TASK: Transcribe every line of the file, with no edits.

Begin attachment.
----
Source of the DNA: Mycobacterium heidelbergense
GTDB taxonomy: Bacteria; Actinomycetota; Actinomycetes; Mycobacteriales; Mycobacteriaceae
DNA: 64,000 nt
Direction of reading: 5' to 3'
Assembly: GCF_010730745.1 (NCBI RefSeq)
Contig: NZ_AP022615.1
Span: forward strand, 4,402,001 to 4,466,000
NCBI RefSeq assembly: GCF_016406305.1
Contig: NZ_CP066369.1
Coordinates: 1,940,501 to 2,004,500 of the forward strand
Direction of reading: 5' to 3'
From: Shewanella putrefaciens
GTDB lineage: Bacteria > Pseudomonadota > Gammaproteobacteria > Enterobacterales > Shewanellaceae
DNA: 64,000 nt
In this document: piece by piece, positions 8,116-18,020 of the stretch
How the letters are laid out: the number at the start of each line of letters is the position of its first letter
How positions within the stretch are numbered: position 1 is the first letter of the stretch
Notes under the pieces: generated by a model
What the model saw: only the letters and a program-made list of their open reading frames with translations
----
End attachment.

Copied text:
Source of the DNA: Mycobacterium heidelbergense
GTDB taxonomy: Bacteria; Actinomycetota; Actinomycetes; Mycobacteriales; Mycobacteriaceae
DNA: 64,000 nt
Direction of reading: 5' to 3'
Assembly: GCF_010730745.1 (NCBI RefSeq)
Contig: NZ_AP022615.1
Span: forward strand, 4,402,001 to 4,466,000
NCBI RefSeq assembly: GCF_016406305.1
Contig: NZ_CP066369.1
Coordinates: 1,940,501 to 2,004,500 of the forward strand
Direction of reading: 5' to 3'
From: Shewanella putrefaciens
GTDB lineage: Bacteria > Pseudomonadota > Gammaproteobacteria > Enterobacterales > Shewanellaceae
DNA: 64,000 nt
In this document: piece by piece, positions 8,116-18,020 of the stretch
How the letters are laid out: the number at the start of each line of letters is the position of its first letter
How positions within the stretch are numbered: position 1 is the first letter of the stretch
Notes under the pieces: generated by a model
What the model saw: only the letters and a program-made list of their open reading frames with translations